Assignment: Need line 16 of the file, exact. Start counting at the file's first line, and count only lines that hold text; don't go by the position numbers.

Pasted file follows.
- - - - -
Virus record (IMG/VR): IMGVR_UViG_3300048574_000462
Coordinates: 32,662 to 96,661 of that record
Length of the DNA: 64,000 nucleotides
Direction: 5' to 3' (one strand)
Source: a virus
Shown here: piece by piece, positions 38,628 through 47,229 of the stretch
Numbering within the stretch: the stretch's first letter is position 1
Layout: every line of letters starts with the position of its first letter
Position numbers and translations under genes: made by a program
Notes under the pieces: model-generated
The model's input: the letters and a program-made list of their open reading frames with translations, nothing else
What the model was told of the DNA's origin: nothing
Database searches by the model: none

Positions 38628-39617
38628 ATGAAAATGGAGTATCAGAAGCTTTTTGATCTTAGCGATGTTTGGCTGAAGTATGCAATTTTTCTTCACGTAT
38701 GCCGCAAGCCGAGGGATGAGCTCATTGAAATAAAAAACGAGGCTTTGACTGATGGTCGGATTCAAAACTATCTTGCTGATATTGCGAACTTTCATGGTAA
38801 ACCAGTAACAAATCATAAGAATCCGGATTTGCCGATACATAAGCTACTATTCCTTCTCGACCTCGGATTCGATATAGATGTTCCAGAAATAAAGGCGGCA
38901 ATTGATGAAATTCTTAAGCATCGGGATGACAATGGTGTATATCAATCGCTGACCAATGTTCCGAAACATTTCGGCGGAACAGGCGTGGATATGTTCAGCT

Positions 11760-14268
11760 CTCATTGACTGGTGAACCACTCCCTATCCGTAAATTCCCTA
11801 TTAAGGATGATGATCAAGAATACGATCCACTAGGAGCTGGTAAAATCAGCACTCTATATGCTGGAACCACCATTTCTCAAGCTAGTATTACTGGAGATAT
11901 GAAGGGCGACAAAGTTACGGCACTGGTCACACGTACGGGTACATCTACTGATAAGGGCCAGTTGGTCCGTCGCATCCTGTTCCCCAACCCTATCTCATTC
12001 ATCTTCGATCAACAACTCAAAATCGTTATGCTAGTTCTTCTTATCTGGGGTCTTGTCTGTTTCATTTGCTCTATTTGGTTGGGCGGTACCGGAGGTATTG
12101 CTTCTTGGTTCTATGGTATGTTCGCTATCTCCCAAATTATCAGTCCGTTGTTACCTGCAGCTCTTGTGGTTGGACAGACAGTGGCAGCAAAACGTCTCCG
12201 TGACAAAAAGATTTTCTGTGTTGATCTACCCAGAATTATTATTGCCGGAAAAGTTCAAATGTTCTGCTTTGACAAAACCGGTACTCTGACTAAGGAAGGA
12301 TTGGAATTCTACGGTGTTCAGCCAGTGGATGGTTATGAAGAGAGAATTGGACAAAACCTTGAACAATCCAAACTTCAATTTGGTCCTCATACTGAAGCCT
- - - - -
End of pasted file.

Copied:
38701 GCCGCAAGCCGAGGGATGAGCTCATTGAAATAAAAAACGAGGCTTTGACTGATGGTCGGATTCAAAACTATCTTGCTGATATTGCGAACTTTCATGGTAA